Seattle Police want people on Capitol Hill concerned about Sunday’s shooting at 13th and Olive to know that the department’s investigation of gun violence can be methodical but that the issues are known, the crime problems are being addressed, and detectives are working to make sure there is eventual justice.
SPD spokesperson Sergeant Sean Whitcomb said the department’s detectives are “actively tracking this investigation” and that gang units are “aware of recent incidents in the city” including a recent string of shootings across Capitol Hill and the Central District. According to the latest SPD statistical report on city crime for November, gunfire incidents continue to plague East Precinct and South Precinct despite a continued drop in overall crime across the city.
Sunday, a man was jumped and shot multiple times at close range around 1:30 AM at 13th and Olive just blocks from the East Precinct and, fortunately for the victim, even closer to Fire Station 25 from where responding Seattle Fire crews were able to keep him alive and rush the victim to the hospital. Whitcomb tells CHS the shooting was not random but the circumstances of the drive-by are still being investigated. He said increasingly sophisticated investigation tools make it easier for his department to solve gun crimes and pointed to a recent arrest following a road rage incident involving a gun and an upcoming announcement regarding another Seattle gun violence case as examples. Another example: the November 22nd, 2015 drive-by at Broadway and Pike that injured five people including four hit by the gunfire. Authorities said a person of interest in that shooting was taken into custody in January.
Sierra Hansen, director of the Capitol Hill Chamber of Commerce, said that the East Precinct has been bracing for the spread of gun-related crimes into the area’s nightlife and entertainment areas. “We are seeing a lot of gun violence in surrounding areas,” Hansen recalled precinct reps telling area business owners and staff at a meeting earlier this year. “And we’re nervous it will be coming to Capitol Hill soon.”
Sunday’s shooting follows a spate of “last call” gunfire incidents around Capitol Hill late this summer including an incident in the Harvard Market parking lot in which a woman in her 20s was shot in the chest but survived. In the Central District, police are also investigating a pair of October shootings weeks apart under similar circumstances and inside the same business at 23rd and Union. No arrests have been announced in those cases but a late night gunfire incident on Capitol Hill in late October landed a 23-year-old man wanted on a rape charge in jail.
“We are very troubled to see a spike in gun violence, especially at a time of the year when historically we see it drop off,” Troy Meyers, chair of the East Precinct Advisory Council anti-crime community group, tells CHS. “Considering that a lot of the residents of our neighborhoods are feeling more disenfranchised in light of the recent election results we have to redouble our efforts to ensure safe and sane gun ownership and that everyone feels that they have value and that they are included in the process.”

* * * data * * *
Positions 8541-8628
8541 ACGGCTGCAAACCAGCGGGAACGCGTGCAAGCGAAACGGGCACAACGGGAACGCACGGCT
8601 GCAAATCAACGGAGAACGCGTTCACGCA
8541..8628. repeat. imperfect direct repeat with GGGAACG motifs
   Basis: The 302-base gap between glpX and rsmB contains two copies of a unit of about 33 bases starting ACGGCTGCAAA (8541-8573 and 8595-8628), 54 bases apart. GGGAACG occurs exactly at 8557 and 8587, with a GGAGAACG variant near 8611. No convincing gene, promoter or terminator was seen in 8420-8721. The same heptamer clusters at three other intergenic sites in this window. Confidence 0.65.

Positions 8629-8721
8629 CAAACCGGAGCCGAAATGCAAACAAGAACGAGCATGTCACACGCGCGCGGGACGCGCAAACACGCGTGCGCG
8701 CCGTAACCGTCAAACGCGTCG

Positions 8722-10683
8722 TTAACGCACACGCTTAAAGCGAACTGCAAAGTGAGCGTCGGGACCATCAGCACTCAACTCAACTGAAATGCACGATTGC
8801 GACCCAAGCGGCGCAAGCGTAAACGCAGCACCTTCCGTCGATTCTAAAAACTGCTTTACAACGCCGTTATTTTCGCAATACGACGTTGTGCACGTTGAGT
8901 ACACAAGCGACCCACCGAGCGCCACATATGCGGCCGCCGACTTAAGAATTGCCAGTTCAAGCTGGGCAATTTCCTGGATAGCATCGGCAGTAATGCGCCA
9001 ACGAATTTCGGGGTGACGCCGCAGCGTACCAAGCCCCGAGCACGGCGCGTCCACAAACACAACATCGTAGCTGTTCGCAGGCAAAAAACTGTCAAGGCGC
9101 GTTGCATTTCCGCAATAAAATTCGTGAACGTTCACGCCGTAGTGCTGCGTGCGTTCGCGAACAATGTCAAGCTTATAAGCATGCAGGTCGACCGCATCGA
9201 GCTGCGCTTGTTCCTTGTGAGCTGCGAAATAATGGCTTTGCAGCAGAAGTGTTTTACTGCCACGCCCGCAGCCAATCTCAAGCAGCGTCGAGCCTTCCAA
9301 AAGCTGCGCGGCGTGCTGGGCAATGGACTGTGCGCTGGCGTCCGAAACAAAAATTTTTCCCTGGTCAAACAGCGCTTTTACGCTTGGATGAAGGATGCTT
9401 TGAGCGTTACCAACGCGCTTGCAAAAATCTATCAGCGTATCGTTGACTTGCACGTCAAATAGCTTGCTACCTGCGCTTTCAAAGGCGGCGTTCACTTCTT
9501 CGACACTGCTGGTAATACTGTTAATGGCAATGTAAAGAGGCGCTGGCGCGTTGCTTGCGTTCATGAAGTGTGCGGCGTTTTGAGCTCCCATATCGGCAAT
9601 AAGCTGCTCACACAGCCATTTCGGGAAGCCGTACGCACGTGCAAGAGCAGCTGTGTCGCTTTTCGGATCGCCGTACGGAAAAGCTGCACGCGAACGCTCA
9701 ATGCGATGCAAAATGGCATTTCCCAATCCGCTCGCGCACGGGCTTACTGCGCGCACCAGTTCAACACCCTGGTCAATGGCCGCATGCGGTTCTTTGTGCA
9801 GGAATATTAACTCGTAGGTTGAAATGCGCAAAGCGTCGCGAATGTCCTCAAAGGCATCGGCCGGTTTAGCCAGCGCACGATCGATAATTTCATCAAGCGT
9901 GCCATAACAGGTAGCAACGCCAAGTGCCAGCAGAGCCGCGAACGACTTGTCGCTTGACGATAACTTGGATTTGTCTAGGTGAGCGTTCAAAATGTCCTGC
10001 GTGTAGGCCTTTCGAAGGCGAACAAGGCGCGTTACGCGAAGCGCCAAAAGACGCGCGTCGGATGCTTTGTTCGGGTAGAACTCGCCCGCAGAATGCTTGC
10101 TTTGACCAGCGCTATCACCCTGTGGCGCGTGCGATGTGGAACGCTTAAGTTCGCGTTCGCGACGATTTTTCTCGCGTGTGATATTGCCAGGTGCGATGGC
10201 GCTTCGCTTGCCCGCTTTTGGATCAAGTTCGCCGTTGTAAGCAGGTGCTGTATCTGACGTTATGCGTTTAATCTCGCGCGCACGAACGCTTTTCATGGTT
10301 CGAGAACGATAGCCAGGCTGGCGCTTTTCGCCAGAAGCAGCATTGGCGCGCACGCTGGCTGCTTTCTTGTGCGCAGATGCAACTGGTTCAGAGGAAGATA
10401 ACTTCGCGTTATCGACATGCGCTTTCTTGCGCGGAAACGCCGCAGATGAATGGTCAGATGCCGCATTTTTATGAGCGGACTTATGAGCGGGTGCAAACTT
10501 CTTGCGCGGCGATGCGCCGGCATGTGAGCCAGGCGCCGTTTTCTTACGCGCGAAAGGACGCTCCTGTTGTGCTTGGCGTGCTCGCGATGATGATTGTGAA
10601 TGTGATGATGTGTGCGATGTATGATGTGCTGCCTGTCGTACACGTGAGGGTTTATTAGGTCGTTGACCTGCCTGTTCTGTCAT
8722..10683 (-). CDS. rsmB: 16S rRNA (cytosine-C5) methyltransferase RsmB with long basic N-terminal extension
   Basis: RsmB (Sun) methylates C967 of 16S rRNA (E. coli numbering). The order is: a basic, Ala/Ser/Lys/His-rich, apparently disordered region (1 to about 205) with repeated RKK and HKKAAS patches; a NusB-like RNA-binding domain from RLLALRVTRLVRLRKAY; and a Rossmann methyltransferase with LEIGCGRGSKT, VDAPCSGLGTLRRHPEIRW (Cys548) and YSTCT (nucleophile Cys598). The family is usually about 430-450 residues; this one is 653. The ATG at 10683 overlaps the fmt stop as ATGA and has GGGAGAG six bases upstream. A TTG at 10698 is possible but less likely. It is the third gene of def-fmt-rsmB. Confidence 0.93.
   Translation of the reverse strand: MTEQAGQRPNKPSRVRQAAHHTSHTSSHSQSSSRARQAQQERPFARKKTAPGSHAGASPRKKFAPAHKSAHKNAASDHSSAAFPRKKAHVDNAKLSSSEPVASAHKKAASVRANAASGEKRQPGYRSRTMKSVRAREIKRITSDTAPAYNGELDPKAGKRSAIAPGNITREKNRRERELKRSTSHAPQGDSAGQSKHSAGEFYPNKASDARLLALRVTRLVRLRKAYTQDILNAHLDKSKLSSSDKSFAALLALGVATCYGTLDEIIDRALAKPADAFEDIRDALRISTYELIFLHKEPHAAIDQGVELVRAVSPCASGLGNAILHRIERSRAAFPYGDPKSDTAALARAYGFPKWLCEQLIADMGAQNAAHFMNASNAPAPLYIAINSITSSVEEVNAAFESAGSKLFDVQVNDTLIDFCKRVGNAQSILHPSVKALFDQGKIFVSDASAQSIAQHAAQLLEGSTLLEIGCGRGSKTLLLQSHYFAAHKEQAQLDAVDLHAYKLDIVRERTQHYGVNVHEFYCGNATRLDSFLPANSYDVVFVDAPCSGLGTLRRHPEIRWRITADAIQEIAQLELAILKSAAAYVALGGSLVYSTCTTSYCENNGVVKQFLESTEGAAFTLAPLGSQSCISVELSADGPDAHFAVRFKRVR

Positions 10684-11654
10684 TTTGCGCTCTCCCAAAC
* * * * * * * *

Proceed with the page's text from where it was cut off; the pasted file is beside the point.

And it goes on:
“EastPAC needs to see more community engagement and asks people to join our announcements mailing list http://EastPAC.org to stay updated on opportunities to participate in making our neighborhoods stronger,” Meyers said.
Hansen said she sees a need to hire more — and more community-aware — cops.
“When you look at the density of folks in the evenings, when you look at the lack of the uniform officers who are present or even available, it’s natural to assume the violence will happen where there’s a lot more people,” Hansen said.
While Mayor Ed Murray’s proposed 2017-2018 budget includes money to hire an additional 200 police officers, the City Council is proposing a proviso that holds the money back until the department institutes “a preference points system” to encourage more applicants “who are multi-lingual and/or have work experience or educational background providing important skills needed in modern policing.”
More funding for crime diversion programs would also help free up time for more serious crime policing by SPD, Hansen said.
Hansen said the chamber is asking for more resources for the neighborhood but needs more humanpower itself to get the job done. An expanded Business Improvement Area, among many things, she says, would allow the group to hire a dedicated public safety staffer to lead the chamber’s lobbying efforts.
“We can’t just hire anybody off the street to enforce the law,” Hansen said. “We need law enforcement that is reflective of the community they are policing.”